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    Review of QUICKSILVER by Neal Stephenson (see his website)


    William Morrow, September 2003

    Review by Jennifer Vilches

    Daniel Waterhouse is summoned to return to Europe from Massachusetts to resolve a dispute between prominent mathematicians Isaac Newton and Gottfried Wilhelm Leibniz. During his voyage, which is interrupted by pirates, he works on a chronicle of his past, which is set against a rich tapestry of religious, political and scientific revolutions. Daniel evolves from a young Puritan roommate of Isaac Newton to courtier and natural philosopher of the Royal Society.

    While Daniel follows the great scientific minds of the era, Jack Shaftoe, vagabond extraordinaire, careens through colorful misadventures all over Europe. He rescues the bright and beautiful Turkish slave Eliza from the siege of Vienna. Together, they travel across Europe to Amsterdam, home to the budding financial markets. Eliza's quest for fortune and revenge on her enslaver lead her deep into political plots and catapult her to Paris where she captures the attention of the King. Jack moves on in his adventures and attracts a different kind of attention altogether. As the fortunes of kings and countries rise and fall, the paths of our intrepid characters twist and cross over the vast scope of history.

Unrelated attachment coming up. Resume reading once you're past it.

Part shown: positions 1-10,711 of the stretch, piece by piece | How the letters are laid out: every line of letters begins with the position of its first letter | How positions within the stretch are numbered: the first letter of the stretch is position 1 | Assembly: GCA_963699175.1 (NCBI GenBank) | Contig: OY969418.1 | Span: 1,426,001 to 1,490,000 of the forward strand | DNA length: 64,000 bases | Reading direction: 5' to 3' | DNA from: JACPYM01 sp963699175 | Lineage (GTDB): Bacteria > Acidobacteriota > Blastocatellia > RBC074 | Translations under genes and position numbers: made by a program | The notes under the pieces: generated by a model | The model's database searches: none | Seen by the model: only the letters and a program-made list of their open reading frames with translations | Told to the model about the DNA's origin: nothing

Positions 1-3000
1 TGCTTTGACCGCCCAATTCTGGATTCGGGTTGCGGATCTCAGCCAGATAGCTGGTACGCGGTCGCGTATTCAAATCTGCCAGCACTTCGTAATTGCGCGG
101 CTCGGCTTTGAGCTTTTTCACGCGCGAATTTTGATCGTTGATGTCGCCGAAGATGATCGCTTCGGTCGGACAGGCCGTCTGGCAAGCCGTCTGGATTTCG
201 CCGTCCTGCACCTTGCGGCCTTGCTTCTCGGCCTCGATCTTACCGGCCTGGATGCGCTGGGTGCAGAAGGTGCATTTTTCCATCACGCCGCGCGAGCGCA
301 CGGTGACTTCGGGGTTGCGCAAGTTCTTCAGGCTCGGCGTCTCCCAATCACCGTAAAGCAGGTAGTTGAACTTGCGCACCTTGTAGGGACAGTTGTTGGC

Do not expect this to be similar to Stephenson's cyber-punk novels. Quicksilver is not science fiction in the classic sense -- do not expect aliens, futuristic technology or time-travel. Quicksilver is historical fiction that takes place in the 17th and 18th centuries. Large portions of the book cover the birth of modern science and math. Other broad subject areas encompass European political intrigue, war and the development of financial markets. But this is no dry, tame history -- this is alive and kicking. Having read Stephenson's book Cryptonomicon adds an extra dimension of interest to reading Quicksilver, since the main characters are ancestors of the characters in Cryptonomicon. The one exception is Enoch Root who appears in both books and is apparently ageless.

    Quicksilver does not have a neat resolution, and contains a large amount of set up material -- it is very obviously the first book in the trilogy. It is also massive, and with two more massive books to follow, you need to be prepared to devote a serious amount of time to this series. Nobody can deny that Stephenson is wordy, but for such a long book, there weren't too many places where I found my attention wandering. Stephenson keeps things moving along even during some fairly detailed explanations of science or politics. He also plays around with different styles of writing, such as writing a chapter as if it was a period play. It gives a feel for the times as well as varying the pace.

    The three lead characters balance each other out nicely. Daniel can be a very passive character, which contrasts with Eliza's plotting and scheming. Just when the going gets too heavy, Jack provides physical action and comic relief. The main trio interact with an enormous cast of characters and one of the things I like best about Stephenson's writing is that he takes time to make even his secondary characters interesting.

    See more reviews of novels by Neal Stephenson.

    Four Stars

    Reviewed 4/20/04

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